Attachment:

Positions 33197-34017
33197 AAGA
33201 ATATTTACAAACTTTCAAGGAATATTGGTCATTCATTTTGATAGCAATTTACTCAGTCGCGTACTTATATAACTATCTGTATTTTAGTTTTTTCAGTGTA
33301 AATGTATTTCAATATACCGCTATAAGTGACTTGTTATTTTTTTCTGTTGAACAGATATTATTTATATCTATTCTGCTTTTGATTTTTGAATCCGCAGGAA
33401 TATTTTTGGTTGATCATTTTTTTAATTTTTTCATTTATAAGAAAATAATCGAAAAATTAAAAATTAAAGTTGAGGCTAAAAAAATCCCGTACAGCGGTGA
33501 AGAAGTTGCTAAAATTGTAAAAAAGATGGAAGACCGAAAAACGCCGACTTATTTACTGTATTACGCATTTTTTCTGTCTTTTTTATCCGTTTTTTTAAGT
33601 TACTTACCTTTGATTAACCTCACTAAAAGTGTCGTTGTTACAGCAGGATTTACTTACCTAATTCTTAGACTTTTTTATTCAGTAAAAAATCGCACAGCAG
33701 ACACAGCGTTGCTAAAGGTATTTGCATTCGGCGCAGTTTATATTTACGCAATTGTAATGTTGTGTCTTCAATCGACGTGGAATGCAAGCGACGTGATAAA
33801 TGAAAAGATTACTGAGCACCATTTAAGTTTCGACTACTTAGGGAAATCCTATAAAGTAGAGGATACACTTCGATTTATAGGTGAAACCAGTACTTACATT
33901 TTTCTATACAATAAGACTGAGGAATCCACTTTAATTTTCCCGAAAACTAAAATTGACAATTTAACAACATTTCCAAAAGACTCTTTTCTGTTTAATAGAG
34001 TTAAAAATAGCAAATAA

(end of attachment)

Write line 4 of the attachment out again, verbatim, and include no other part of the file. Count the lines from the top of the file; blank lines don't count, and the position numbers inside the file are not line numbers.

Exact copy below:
33301 AATGTATTTCAATATACCGCTATAAGTGACTTGTTATTTTTTTCTGTTGAACAGATATTATTTATATCTATTCTGCTTTTGATTTTTGAATCCGCAGGAA